Water with your chips?

Researchers at North Carolina State University have designed a way to control the movement of microscopic droplets of liquid freely floating across centimeter-sized chips packed with electrodes. The discovery allows the performance of new types of chemical experiments on the microscale.

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The breakthrough came as the researchers – Dr. Orlin D. Velev, assistant professor of chemical engineering, and two NC State doctoral students, Brian Prevo and Ketan Bhatt – learned how to circumvent friction by suspending the droplets of water inside a fluorinated oil, and then using electrical voltages to allow the liquid to hover over the electrical circuits of the chip. Switching the chip’s electrodes on and off – either manually or with the aid of a computer – lets researchers move the droplets across the oil surface to any location on the chip.

The chip also allows researchers to conduct experiments with mixed droplets, as liquids can be moved along different paths and then merged or encapsulated in oil or polymer droplets.

The discovery has wide-ranging scientific implications. Besides analyses and characterizations of chemical samples, the chip can serve as a tiny factory, Velev says, allowing researchers to mix droplets to test chemical reactions, for example, or add specific amounts of toxin to a cell to see how long it takes the cell to die. Velev is also eager to synthesize new particle materials or crystals inside liquids.

“Moving droplets of liquid on solid surfaces as other researchers have done before us has a number of limitations,” Velev said. Other research in moving droplets on solid surfaces was stunted by friction if particles or solids were moved along the channels or solid surface of a chip. “But the freely suspended droplets on this microfluidic chip never touch solid walls and thus can act as reactors for materials synthesis or precipitation,” he said.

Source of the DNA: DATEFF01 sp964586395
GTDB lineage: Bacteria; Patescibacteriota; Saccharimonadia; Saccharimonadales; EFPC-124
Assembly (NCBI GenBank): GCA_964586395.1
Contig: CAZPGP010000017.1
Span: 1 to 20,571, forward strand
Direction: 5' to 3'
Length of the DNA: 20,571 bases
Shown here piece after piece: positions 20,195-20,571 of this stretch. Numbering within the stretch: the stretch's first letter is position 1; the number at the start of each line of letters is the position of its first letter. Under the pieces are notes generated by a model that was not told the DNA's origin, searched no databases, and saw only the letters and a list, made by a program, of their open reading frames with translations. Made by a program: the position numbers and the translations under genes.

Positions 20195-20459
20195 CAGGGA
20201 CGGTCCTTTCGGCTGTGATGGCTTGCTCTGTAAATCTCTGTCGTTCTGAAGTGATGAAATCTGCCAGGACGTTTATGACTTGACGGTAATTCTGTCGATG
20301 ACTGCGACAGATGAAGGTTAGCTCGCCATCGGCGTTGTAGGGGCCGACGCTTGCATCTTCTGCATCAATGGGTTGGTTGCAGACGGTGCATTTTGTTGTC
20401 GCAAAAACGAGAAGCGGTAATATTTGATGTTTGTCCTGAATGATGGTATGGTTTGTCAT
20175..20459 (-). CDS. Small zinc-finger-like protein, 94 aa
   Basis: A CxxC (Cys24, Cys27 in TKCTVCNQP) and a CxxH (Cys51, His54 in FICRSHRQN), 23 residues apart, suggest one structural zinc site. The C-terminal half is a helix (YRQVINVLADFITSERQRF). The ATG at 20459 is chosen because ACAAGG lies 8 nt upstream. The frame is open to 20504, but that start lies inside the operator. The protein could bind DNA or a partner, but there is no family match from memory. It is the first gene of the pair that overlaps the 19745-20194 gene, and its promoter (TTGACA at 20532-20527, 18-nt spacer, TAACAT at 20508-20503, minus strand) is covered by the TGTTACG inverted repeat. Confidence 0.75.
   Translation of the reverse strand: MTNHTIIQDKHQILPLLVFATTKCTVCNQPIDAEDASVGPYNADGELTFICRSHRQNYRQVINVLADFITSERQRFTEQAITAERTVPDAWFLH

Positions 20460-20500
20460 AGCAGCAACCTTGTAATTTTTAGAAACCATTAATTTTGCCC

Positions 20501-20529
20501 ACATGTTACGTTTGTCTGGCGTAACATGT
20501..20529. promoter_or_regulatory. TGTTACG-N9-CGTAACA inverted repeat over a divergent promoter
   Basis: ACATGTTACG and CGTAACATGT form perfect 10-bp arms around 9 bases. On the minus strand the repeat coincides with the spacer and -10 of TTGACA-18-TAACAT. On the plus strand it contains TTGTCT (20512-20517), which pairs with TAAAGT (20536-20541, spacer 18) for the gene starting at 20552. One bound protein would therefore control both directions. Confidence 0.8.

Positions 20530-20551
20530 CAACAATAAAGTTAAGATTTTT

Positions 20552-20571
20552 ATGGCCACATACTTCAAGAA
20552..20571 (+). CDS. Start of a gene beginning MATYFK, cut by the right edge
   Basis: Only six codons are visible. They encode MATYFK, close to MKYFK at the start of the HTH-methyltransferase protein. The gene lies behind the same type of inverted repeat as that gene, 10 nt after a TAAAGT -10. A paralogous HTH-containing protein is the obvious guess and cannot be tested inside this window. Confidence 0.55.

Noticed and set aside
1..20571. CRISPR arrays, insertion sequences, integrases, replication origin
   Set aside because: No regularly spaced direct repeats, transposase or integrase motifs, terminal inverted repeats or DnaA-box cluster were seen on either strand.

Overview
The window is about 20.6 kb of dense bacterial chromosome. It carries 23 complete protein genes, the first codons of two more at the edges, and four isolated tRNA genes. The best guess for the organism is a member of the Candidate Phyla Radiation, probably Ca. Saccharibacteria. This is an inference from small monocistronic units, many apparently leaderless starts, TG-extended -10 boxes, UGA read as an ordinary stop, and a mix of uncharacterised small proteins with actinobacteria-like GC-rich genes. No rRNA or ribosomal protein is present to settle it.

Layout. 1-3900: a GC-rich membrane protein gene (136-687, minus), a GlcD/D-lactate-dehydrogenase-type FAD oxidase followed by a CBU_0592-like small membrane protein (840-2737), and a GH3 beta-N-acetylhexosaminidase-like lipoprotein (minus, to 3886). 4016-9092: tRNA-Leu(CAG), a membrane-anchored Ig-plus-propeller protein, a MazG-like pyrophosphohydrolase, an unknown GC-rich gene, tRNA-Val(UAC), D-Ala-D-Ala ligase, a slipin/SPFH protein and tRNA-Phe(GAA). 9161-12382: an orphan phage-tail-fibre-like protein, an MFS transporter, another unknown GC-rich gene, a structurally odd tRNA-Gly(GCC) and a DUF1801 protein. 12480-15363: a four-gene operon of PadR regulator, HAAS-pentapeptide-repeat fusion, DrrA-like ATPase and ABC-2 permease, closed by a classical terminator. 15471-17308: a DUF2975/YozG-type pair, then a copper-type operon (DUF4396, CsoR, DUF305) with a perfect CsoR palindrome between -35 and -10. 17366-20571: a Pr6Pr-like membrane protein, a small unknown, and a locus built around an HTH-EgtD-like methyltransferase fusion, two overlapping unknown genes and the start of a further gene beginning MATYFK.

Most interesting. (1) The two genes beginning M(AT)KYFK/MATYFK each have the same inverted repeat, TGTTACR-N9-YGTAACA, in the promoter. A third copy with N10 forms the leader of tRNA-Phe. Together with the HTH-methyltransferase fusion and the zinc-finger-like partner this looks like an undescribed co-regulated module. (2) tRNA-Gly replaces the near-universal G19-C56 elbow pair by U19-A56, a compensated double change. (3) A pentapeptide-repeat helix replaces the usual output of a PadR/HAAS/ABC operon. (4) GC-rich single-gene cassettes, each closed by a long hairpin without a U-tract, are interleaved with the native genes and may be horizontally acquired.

Velev’s interest in microfluidic chips stems from his lab’s work on growing self-assembling microwires by moving gold nanoparticles with alternating current in water, and his earlier work on using floating droplets as assembly sites for complex particles.

“Experiments and bioassays, or determinations of the presence or concentration of biological molecules, that we presently do with test tubes and beakers can now be done on the microscale. This device enlarges the scope and capabilities in the field of microfluidics, which is just a few years old,” Velev said.

The chip – which was simple and inexpensive to make, Velev says, and is reusable – has received a provisional patent, with application in place for a full patent.